Volume 56, Issue 1

So, this month, radiant barrier installation is still in process and continues to make a marked difference in the indoor air temperature of our home but it’s not enough…

Enter, window insulation kits. My *other* new best friend.

These were a staple in many homes where I come from: an annual ritual, if you will. Why didn’t I think of this sooner?!? That cold draft coming through the perimeter of my window sashes? Gone! Trapped between the plastic and the window. Good riddance.

“Doesn’t it look bad?” No. You can barely see it and no, the tape doesn’t take paint with it when you’re ready to remove the film.

Now, I don’t know who to give photo credit it, but this image pretty much sums it up!

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For what it’s worth, I had to order these online since the folks at the local home improvement store hadn’t heard of them. There are variety of manufacturers, all of whom make a product that, in my opinion, is actually kinda fun to install: 3M, Frost King and Duck to name a few.

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Volume 53, Issue 5

Boy were we shocked when we got our first energy bill in the winter of 2010! Turns out, trying to keep a drafty house warm is a rather expensive endeavor (and, as you may recall, our floors aren’t insulated). We have been engaged in a number of experiments  to keep energy costs down and the task recently became much easier when we signed up for Entergy’s In-Home Display pilot program. We now have a small meter that lets us know when we have spikes in energy consumption (driven, not surprisingly, by HVAC dependency).

We’ve had to adjust our expectations when it comes to comfort level: no longer do we submit to the standard operating temperature of 68 degrees, year round. In the winter, we get used to being a little more chilly and keep the house at around 65 degrees (and supplement with a space heater as needed). In the summer, we get used to being a little more warm and keep the house at around 78 degrees (and ditch the down comforter).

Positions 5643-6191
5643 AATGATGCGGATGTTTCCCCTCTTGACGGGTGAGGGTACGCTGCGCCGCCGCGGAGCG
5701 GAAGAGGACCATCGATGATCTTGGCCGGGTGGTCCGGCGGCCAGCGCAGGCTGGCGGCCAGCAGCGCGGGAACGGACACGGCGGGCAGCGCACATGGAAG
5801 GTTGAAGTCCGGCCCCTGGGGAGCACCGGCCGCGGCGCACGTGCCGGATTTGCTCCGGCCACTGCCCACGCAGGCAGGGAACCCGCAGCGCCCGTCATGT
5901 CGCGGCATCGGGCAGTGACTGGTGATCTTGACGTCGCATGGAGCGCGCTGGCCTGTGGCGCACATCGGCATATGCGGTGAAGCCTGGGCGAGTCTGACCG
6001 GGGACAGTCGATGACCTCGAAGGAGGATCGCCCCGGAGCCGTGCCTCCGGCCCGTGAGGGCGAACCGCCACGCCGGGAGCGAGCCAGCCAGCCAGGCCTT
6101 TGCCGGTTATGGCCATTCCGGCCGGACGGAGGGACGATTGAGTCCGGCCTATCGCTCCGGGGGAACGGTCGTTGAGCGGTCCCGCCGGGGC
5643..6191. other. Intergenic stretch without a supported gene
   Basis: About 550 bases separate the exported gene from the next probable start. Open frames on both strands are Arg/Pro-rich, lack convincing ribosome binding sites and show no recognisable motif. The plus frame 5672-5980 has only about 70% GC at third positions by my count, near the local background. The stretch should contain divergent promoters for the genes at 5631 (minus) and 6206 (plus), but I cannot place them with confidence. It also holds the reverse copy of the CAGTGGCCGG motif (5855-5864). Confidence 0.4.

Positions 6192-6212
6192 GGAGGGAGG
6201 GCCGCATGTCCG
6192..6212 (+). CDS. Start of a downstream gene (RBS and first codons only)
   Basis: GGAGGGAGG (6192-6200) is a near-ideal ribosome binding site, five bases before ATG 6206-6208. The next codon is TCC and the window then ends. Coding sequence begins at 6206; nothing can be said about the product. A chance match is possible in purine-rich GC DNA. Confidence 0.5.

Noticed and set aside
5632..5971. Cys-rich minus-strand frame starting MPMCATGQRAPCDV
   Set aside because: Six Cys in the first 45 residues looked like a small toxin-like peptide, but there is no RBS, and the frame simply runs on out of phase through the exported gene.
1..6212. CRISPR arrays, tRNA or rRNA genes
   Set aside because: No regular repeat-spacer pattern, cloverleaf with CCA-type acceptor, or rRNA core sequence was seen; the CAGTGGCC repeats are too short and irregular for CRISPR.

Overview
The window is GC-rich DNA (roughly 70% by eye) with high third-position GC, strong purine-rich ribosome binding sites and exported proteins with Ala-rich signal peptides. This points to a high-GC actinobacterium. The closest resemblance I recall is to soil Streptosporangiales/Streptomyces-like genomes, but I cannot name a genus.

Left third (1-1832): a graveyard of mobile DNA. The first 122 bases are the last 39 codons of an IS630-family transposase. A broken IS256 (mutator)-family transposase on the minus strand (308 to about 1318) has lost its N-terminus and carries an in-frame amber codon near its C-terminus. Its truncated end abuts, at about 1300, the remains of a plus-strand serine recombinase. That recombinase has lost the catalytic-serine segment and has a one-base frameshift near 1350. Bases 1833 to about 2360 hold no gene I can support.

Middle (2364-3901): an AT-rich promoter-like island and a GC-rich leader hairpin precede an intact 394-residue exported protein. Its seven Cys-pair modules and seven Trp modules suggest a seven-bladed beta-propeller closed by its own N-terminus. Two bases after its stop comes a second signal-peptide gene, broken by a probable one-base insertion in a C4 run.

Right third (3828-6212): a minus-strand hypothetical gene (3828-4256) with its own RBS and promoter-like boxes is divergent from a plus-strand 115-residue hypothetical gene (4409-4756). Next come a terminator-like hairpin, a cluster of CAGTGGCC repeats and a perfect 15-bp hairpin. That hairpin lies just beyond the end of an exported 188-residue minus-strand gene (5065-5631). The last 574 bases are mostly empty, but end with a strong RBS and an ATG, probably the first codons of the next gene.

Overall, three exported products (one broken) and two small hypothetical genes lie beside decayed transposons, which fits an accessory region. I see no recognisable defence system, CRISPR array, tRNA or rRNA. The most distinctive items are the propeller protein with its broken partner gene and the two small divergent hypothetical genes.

We also follow these useful tips:

  • Keep TV, stereo, DVD player and gaming devices plugged into one power strip and turn the power strip on and off with use (you may be familiar with the term “vampire appliances”).
  • Routinely change air filters.
  • Adjust water heater temperature to 120 degrees.

What are some ways you stay comfortable and save energy at the same time? Cooling season is upon us! Send me your suggestions and I’ll follow up with the next Monthly Spectator!

Volume 52, Issue 10

Since I wrote about my drafty home in last month’s post, I’ve gotten a few requests to talk about the measures I’m taking to improve energy efficiency! You may recall that our energy consultant was unable to establish a pressure differential in our house such that an effective measurement of air flow could be taken. What I didn’t mention is that while the consultant was performing her blower door test, we walked around the house and felt wind (yes, wind) coming through just about every little hole and fissure in the house. Not surprisingly, it was recommended that we seal just about every little hole and fissure in hopes that less energy would, literally, get thrown out the window. These include:

  • Gaps between window frames and window units.
  • Holes in the mortar joints in our fi replace(s).
  • Gaps between electrical junction boxes and drywall.
  • Gaps between plumbing piping and drywall and/or gaps between plumbing piping and the floor.

Lack of proper weatherstripping was a key factor in the blower door test failure; many of the double hung windows have large gaps between the upper and lower sashes and the wood has shrunken to such a degree that the sashes just aren’t tight fits. A great resource for retrofit weatherstripping can found be found by going to page 70 in this PDF.

Additionally, because one can see daylight through some of the cracks in our wood floors, it was recommended that we insulate either by way of spray foam between floor joists or by securing rigid insulation, continuously, across the bottom of all the floor joists (the latter accouting for thermal breaks and ease of installation).

Needless to say, I’ve been doing lots of climbing on ladders and lots of poking and prodding. Turns out, there is an art to installing spray foam sealant and a variety of brands and types with which to experiment (some expanding far more than others). That said, I would be remiss if I didn’t mention that there is another art to energy savings:  Spend less on cooling your home by not setting the thermostat so low!

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My personal preference is DAPTex.